Best recognized for her prized role as Maxine Shaw on Living Single, Erika Alexander has successfully transitioned into a new season of her career. She now channels her attention toward promoting Black culture and excellence.
Taking a leap of faith, Erika Alexander ventured into comic books having little to no experience in the arena which she reveals is distinct from writing for film and television. “We did it because we’re trying to move a mountain when we couldn’t move the mountain, we decided to make our own,” Alexander said in an exclusive interview with AfroTech.
Launching Concrete Park in 2013 -written in conjunction with Tony Puryear (screenwriter of Eraser)- the comic explores themes of race, exile, and poverty through a dark tale where the protagonists do not aim to rebuild society, but they are fighting to create a new infrastructure. The comic series received massive success receiving recognition as The Best American Comics upon its release in 2013 and Forbes Magazine credited the comic as a stand-out indie project.
Let’s take a look at what the multi-faceted actress and entrepreneur said about this Brave New World of art — and why she thinks the future is here, and now, in the crypto space.
A New Future
In a push to shift the paradigm towards the future Alexander hopes to create a new bridge between the artist and consumer. The answer would be found in non-fungible tokens.
As an advocate for NFT’s Alexander believes the venture allows artists to take ownership of their craft while finding creative ways to connect with fans.
Digital art is the gateway for creating a transactional and permanent record that can be stored in the form of cryptocurrencies, or digital counts as Alexander calls it. Artists of all calibers are venturing into the race contributing to a new renaissance for arts and commerce.
“It’s our natural evolution to commerce, ownership, and compensation. It’s frictionless, it’s permanent and it’s the future,” Alexander told AfroTech.
Erika Alexander Taps Into Digital Collections
Alexander was introduced to the fungible world three years ago by Ben Arnon, a co-founder of their company Color Farm Media. The process was relatively easy for Alexander who encourages early learners to allow curiosity to guide them through their journey.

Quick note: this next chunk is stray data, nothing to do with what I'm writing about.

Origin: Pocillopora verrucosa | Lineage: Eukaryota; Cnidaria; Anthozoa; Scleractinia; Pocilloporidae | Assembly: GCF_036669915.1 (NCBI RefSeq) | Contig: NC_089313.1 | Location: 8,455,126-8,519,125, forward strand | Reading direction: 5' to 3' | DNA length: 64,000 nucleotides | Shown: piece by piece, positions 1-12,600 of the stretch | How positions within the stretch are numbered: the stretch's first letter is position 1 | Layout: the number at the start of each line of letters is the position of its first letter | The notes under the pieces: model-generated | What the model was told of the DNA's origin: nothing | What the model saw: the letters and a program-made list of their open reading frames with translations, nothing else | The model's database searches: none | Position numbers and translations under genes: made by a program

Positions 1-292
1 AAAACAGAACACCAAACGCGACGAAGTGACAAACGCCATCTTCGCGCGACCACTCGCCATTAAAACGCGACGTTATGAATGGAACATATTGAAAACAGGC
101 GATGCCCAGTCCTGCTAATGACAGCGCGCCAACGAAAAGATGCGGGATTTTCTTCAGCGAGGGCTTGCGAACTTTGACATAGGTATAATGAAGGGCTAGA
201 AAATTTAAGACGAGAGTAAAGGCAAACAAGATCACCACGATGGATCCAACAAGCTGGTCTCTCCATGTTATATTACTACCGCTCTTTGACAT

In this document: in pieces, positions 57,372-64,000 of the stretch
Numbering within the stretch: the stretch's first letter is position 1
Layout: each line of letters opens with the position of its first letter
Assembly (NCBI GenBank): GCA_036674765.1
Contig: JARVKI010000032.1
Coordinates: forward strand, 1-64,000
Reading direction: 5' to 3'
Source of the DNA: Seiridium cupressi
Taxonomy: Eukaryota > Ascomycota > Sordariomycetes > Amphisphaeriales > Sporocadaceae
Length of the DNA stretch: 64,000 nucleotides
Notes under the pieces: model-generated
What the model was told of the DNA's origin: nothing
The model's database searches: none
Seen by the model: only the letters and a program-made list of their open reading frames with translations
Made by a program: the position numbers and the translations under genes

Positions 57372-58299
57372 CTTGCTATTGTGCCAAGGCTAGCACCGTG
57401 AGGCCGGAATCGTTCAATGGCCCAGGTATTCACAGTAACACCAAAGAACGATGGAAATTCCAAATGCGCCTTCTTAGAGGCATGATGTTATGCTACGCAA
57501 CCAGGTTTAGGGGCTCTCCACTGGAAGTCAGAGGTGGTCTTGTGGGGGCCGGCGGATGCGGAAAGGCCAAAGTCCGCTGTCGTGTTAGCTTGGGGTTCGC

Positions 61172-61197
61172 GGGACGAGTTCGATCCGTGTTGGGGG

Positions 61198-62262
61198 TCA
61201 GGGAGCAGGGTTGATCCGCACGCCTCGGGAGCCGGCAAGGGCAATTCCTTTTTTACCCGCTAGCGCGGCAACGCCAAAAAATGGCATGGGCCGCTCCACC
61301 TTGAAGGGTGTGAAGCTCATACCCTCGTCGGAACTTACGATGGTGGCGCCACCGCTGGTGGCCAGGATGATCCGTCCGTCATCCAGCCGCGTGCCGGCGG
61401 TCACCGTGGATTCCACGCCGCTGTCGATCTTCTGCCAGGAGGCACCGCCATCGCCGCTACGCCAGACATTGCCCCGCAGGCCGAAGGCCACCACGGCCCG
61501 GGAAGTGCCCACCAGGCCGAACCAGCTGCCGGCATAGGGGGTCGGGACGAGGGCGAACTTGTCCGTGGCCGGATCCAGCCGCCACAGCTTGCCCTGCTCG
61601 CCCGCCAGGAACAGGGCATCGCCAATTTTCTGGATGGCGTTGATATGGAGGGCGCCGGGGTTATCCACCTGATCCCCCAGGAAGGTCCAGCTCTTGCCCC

Taking her own advice, Alexander released NFTs to accompany her award-winning sci-fi graphic novel this year. The Concrete Park Bangers first NFT collection was launched on September 15 on the crypto platform Curio. The debut collection featuring 7000 unique tokens marked a milestone for the platform as the world’s first generative art project.
Following the success of her first collection, she released her second collection on September 28 with 7000 unique tokens. The newest launch partners with Black Girls Code-a nonprofit to teach African American girls to code, as AfroTech previously reported- to not only dedicate a portion of funds to the non-profit organization but will provide them the opportunity to co-create a unique Concrete Park NFT Banger character.
The Art Renaissance Is Here
The collection is a push to keep up with the industry trends and compete with some of the biggest names in entertainment. Her formula worked as her first collection sold out in only 60 seconds.
“You have to find cutting edge engagement opportunities where you build your brand and enhance your relationship with your audience. As a maverick, I try to find different ways to be relevant and not be held hostage by the galleries of race or gender or any of those other things that are placed on me,” Alexander reveals.
Whether artists choose to divulge themselves into the NFT marketplace, Alexander is convinced the venture will not be in vain.
“Every generation, you have the fault of people who won’t be able to cross over to the bridge in the next century. I think what an artist ultimately needs is to find a way to express themselves and you’ll feel proficient in it. The marketplace, if they choose to engage, there are some people who just work for themselves, they’re not interested in people really buying. They go to places and people that’s comfortable for them and they do very well. But I do think that if you want to be relevant in the next decades, then this is a marketplace it’s not going to waste,” Alexander told AfroTech.